The triumph of Hillary Clinton


In a hilariously titled column (“Hillary Clinton Finally Has Permission to Be a Bitch“), Lisa Miller takes stock of the outgoing Secretary of State’s performance yesterday before the Senate Foreign Relations Committee:

What Hillary thinks and says finally matters more than how she looks — which is a good thing, because in that regard, she no longer gives much of a damn. From muumuus to ponytails, her body language and her public persona over the past year or so have reminded me of what a friend once said to me about menopause: “It gives me permission to be the bitch I always was.”

The aging process is, for most of us, a cause for dread. But in Hillary’s case it is liberating: As a post-menopausal woman, she no longer needs to concern herself with the armies of attackers who for years have ceaselessly found her insufficiently girlish, womanly, or sexually desirable. (“When she comes on television,” said Tucker Carlson, “I involuntarily cross my legs.”)  She tried to please on the femininity front, she failed, and now, what the hell, she can be the ballbuster and the battle axe that her critics always said she was: smarter, tougher, and wilier than everyone else. Come 2016, Joe Biden and any other Democrat with presidential dreams should be worried.


One thought on “The triumph of Hillary Clinton

  1. I think that the article is all over the place and that the title is total bullshit. This is one of my biggest-ever pet peeves about political reporting: why does a tough woman doing her freaking job have to be characterized as a “bitch”, when a man who does the same thing would not be subjected to a similarly negative or personal perjorative? Even granting that this is New York Magazine we’re talking about–where sarcasm is the default tone and “bitch” may be a compliment–it’s still a backhanded compliment at best. Not only does the word “bitch” have negative connotations to start with, it’s also a highly personal descriptor that implies something about who you are to begin with, vs. a stance/attitude/demeanor you have to take in the workplace because you’re just doing your job. It’s hard for me to imagine a world in which John Kerry has the same kind of exchanges with Congress and then gets headlines like “John Kerry Finally Lets The Douche Out” or “At Last, John Kerry Has Permission To Be Macho” written about him.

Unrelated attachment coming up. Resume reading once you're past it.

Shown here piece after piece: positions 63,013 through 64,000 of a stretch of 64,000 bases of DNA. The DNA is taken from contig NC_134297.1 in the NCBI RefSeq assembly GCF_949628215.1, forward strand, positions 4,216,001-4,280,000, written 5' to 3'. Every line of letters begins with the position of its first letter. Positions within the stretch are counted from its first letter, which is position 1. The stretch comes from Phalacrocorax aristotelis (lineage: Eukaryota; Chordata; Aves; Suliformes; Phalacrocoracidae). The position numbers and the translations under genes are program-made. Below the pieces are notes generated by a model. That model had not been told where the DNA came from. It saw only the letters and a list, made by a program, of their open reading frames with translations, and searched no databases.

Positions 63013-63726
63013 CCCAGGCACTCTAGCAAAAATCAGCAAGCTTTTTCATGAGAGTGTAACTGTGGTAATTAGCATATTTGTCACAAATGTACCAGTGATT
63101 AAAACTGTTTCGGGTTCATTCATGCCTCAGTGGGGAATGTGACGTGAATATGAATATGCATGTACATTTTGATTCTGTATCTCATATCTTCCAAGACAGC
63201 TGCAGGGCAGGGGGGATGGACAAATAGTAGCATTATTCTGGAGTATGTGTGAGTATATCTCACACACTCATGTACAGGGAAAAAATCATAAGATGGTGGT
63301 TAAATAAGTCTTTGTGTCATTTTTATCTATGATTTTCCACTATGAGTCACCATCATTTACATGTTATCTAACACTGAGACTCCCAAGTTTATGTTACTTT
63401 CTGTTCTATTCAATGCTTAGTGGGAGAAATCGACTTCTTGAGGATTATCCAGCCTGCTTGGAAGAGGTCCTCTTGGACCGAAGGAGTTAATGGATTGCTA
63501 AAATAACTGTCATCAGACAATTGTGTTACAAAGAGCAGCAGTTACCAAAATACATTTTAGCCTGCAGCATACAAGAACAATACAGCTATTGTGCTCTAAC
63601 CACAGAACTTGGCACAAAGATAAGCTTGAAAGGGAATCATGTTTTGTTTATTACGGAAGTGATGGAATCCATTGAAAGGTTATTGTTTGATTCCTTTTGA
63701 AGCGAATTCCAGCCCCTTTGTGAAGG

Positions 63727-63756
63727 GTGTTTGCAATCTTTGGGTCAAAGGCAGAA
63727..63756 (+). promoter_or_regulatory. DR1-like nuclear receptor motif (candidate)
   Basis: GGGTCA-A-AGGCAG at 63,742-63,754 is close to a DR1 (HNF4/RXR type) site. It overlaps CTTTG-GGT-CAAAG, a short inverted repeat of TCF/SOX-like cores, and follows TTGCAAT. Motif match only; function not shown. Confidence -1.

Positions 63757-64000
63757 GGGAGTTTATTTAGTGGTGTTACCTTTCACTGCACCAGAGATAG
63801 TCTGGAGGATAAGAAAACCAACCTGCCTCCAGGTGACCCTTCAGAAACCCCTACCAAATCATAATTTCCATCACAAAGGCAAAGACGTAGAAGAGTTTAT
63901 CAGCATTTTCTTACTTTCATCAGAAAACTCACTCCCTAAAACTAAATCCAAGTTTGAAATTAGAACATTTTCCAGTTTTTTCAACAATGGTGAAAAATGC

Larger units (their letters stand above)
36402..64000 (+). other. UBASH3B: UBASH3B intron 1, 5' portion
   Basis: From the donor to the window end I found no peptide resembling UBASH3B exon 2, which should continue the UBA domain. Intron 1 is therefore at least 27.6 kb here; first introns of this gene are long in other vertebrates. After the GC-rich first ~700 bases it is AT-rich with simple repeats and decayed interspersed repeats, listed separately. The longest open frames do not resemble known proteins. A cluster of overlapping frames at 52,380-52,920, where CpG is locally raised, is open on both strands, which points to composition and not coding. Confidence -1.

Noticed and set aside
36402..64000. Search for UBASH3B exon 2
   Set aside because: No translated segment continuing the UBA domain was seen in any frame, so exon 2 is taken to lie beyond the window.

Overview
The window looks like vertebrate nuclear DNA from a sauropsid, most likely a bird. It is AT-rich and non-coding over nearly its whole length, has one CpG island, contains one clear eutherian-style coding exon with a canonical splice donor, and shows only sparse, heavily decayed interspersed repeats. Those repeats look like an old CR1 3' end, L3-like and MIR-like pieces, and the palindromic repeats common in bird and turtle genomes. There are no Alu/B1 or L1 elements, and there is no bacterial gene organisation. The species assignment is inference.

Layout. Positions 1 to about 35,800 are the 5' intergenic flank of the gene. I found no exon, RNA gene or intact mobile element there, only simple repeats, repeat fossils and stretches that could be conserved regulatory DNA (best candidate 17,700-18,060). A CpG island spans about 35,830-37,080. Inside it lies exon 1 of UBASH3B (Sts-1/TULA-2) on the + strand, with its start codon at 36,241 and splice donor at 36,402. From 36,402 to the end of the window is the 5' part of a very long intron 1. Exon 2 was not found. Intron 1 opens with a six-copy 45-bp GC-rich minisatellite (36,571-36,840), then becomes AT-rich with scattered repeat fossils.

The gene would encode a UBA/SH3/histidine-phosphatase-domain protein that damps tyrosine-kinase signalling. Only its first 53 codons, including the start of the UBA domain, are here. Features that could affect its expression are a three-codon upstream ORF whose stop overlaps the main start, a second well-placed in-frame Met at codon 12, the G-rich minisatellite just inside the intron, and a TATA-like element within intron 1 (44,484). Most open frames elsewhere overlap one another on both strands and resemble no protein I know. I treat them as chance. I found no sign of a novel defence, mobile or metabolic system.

As for the actual text of the article: I didn’t have an issue with Miller’s first paragraph, but she quickly lost me in the second and third. While I agree with Miller’s central points that “[w]hat Hillary thinks and says finally matters more than how she looks” and that Hillary is more lovable to the public now–true–her explanation that this is because of post-menopause is laughable. There HAS to be a number of intelligent and interesting ways to explain Hillary Clinton’s post-2008 reputation, but Miller bypasses all of them and chooses instead to jump to some asinine anecdote about a menopausal friend, which is insulting because then the implication is that Hillary is just looking for an excuse to be the bitch she is (how unprofessional). Maybe she is a horror to be around in real life, but the Benghazi hearings have nothing to do with that–that was just a good example of a politician ably doing her job, which, in this case, required being tough and aggressive. Maybe she doesn’t give a shit anymore about what other politicians think of her, but I don’t see what aging or menopause or post-menopause have to do with that. That’s just Lisa Miller’s speculation, and it’s not even a particularly good or informed guess. Hillary Clinton was already 60 when she ran in 2008 (51 is the average age of menopause according to the NIH), but it’s only now that she looks lovable/doesn’t care what others think? If that is the case, there must be something ELSE out there that’s responsible for this shift in public perception, whether it’s that other politicians like Michele Bachmann and Rick Perry and Herman Cain make Hillary look good in comparison, or that the Secretary of State role has given her a newfound confidence and authority. Lisa Miller doesn’t explore any of that, though–instead, the whole piece reads like she free-associated 750 words on a deadline, then had some editor slap on a clumsy and ill-thought-out title before uploading it. Frankly, I find articles like this one annoying because (1) they reinforce the idea that it’s OK to call an aggressive woman in the workplace a “bitch,” and (2) they disturbingly suggest that post-menopausal and hence sexually undesirable women will make better and more confident politicians than the pre-menopausal ones.

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